Vasculitis: The disease behind the slow, painful death of comedian Harold Ramis
Condition leaves arteries leaked, blocked or broken
Harold Ramis, a movie comic that filled many people's live with laughter and joy dies a slow, painful death from a disease that continues to battle the medical community. Vasculitis is described as a condition that turns on the body's network of veins and arteries. According to the National Institutes of Health, vasculitis makes blood vessels inflamed, restricting the flow of blood or cutting it off entirely.
The last four years of Harold Ramis' life were painful and difficult ones, as he was diagnosed with vasculitis, a misunderstood condition that attacks the body's arteries.
"Basically, the arteries can be leaking, they can be blocked or broken, and that all causes problems," Dr. Peter Merkel, a rheumatologist and director of the Penn Vasculitis Center at the University of Pennsylvania medical school says. "If you interrupt the blood supply, whatever organ or tissue is being supplied downstream is unhappy."
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The director of "Caddyshack," "National Lampoon's Vacation" and "Groundhog Day," co-writer of "National Lampoon's Animal House" and co-star of "Stripes" and "Ghostbusters," Ramis this week at the age of 69, four years after contracting the condition.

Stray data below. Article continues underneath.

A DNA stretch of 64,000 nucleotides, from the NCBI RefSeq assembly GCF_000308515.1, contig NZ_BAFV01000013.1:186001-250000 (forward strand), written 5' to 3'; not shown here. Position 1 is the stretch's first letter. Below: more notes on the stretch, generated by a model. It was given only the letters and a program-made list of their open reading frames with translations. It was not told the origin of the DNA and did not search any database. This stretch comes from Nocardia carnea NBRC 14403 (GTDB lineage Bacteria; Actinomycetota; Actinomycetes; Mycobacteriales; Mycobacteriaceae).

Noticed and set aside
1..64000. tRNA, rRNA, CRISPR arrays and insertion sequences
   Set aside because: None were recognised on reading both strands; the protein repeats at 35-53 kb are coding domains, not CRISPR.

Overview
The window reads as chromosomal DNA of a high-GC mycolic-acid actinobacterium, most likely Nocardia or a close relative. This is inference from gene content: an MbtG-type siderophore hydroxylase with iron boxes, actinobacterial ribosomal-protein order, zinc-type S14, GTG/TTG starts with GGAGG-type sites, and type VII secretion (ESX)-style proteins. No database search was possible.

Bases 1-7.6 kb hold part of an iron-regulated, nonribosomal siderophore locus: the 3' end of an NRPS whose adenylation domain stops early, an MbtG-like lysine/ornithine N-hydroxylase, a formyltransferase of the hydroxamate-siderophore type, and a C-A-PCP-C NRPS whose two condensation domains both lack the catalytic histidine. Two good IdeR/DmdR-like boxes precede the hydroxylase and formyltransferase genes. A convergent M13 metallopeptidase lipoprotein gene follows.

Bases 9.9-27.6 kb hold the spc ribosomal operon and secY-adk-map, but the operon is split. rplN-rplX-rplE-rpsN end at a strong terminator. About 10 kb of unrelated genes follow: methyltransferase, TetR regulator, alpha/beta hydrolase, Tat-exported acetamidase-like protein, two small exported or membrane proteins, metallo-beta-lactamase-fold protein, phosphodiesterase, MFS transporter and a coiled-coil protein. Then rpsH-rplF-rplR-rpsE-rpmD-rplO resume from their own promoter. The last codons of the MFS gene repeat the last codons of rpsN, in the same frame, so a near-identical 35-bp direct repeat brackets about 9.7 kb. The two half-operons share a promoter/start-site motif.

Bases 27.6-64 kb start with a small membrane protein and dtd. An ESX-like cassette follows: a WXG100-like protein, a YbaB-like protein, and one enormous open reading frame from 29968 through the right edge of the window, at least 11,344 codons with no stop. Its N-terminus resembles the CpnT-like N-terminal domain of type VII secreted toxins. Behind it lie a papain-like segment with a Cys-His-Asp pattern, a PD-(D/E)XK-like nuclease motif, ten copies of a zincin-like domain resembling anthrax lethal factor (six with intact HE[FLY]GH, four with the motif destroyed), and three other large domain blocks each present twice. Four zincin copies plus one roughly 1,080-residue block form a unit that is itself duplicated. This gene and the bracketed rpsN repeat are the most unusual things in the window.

The cause of Ramis' death has been officially as complications from autoimmune inflammatory vasculitis. It's "not a term that physicians would routinely use" and doesn't identify which of the more than 15 identified variants of vasculitis that Ramis had, Merkel says.
More than 200,000 people in the U.S. suffer from the condition, Merkel says -- "but if you add them all up together, it's not rare, and chances are everybody knows somebody, directly or indirectly, that is affected.
"Some of the manifestations are painful or very debilitating," he said. In Ramis' case, he suffered an infection that led to complications and forced him to relearn to walk.
Even worse, since vasculitis' symptoms mimic those of other diseases, it can often be misdiagnosed or missed altogether. The causes are largely unknown.
"We have some hints for most types of vasculitis," Merkel said. "Drugs or medications can cause it. Some infections can lead to vasculitis, such as hepatitis B or hepatitis C. But for the majority of patients of vasculitis, we don't know the cause. We're doing a lot of research to try to find it out."
Treatments usually involve steroids and "chemotherapy-like" drugs. Vasculitis is the subject of a great deal of federal and privately backed research, and treatments "are much better than they were," Merkel added.
"We are making a lot of progress in treating this disease," he said.
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